Resiliency: Bounce Back Better

Every year in high school, our marching band took a week-long trip to participate in a competition somewhere in the US. It was a fun and exciting time. But just imagine 50 adolescents stuck in a bus together, with minimal adult supervision, for 15 hours and you can get an idea of the chaos and drama than usually ensued. On one particular trip, my friend, Stacy, broke up with her boyfriend on the first day. Of course, she cried and I spent most of the night at the hotel consoling and commiserating with her. The next morning, when it was time to leave, she was still in bed, blankets over her head, ignoring my pleas to get up. “Go away”, Stacy told me miserably, “I just want to stay here and wallow a while longer.”

Isn’t that the temptation that we all have when things go horribly wrong? We just want to wallow a while. But we know that we have to somehow pick ourselves us, dust ourselves off and keep moving forward. Psychologists have labelled this ability to recover, adapt and move through adversity, as resiliency.

Often when something negative happens to us, we start playing it in a loop inside our heads. We review it over and over, asking “what if” and “why did I do/say that”, a process called rumination. We become stuck on past events which cannot change, instead of focusing on our own reactions to the events, which can change.

We are all resilient to one extent or another, but studies have shown that people with higher resiliency are more successful, happier and even healthier than those with a greater tendency to wallow.

The good news is, while some people may naturally be more resilient than others, we can consciously increase and cultivate greater resiliency in our lives. These exercises may be able to help.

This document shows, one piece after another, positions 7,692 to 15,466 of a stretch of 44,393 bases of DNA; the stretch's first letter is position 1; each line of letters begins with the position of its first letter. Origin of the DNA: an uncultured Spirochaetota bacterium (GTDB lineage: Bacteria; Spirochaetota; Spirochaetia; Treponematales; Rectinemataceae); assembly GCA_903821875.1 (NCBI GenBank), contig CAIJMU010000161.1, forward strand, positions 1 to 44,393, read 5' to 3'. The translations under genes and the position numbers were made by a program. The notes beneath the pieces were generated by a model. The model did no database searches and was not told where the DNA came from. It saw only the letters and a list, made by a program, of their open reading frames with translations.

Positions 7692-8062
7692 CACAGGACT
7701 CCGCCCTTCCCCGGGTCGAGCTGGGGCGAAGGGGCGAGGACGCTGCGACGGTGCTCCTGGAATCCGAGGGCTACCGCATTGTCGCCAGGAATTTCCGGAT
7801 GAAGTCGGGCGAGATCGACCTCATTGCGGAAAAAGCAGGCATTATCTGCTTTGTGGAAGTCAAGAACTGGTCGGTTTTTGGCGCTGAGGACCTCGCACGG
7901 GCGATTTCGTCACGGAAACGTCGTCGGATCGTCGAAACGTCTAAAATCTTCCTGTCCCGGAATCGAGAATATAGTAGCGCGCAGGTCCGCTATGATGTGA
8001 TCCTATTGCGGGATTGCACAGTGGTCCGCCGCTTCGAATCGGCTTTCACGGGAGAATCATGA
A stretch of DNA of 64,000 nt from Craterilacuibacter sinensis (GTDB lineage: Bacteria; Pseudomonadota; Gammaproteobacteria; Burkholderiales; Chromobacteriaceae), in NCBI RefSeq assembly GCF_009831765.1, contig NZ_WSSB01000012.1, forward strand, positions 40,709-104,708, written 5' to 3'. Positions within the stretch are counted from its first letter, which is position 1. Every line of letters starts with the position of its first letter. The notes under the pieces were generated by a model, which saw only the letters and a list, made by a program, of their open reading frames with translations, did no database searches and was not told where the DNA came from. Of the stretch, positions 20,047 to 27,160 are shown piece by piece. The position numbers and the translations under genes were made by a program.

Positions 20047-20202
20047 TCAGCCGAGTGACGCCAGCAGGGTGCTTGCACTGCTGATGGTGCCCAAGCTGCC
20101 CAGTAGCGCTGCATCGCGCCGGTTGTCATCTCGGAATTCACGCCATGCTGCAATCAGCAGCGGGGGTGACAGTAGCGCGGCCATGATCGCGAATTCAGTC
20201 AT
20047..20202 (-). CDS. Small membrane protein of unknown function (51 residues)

Instead of replaying the negative event over and over in your head, asking “why” or “what if”, focus on your feelings about the event. Take 20 minutes to write, stream of consciousness-style, about the situation and think about your feelings before, during and after. Be sure to label each feeling. Think about how your emotions have changed over time.

Once you have a better understanding of how your feelings about the situation, start to address each one. Tell yourself (silently or out loud):

  • I am feeling ______ because of ____________
  • Everyone feels __________ sometimes. It’s a normal human emotion.
  • It’s OK for me to feel ____________.


Start to separate what has actually happened from what might happen, ie. “My boss was really unhappy with my presentation and yelled at me.” versus “My boss was really unhappy with my presentation and he’s going to fire me, and I won’t be able to find a new job, and I’ll lose my house, and …”

Ask yourself:

  • What is the worst thing that could happen?
  • If that happens, what can I do in response to it?
  • What is the most likely thing that could happen?
  • If that happens, what can I do in response to it?
  • What is one step that I can take today that will prepare myself for the most likely situation?


Self-compassion is always a good strategy, but it is especially important to boost resiliency in the face of a stressful situation.

  • Remind yourself of things that make you feel better – exercise, calling a friend, walking the dog, taking a long bath.
  • Set aside time for mindfulness, meditation and prayer.
  • Imagine placing the stressful situation or person in a soap bubble and blowing it away gently.
  • Place your hand over your heart and breathe deeply.
  • Write a list of all of your positive qualities.
  • Cultivate forgiveness – for other and for yourself. Living with resentment and guilt not only creates psychological stress but real physiological stress as well and can damage your physical health.

There is no guarantee in life that stressful or negative situations won’t occur. In fact, it’s almost a guarantee that they will occur. We are only faced with two options – give up or move forward. Purposefully cultivating increased resiliency when the stakes are low, can definitely help us move through those high-stakes crises that are inevitable in every life. With resiliency, and the strength of God, we can all thrive.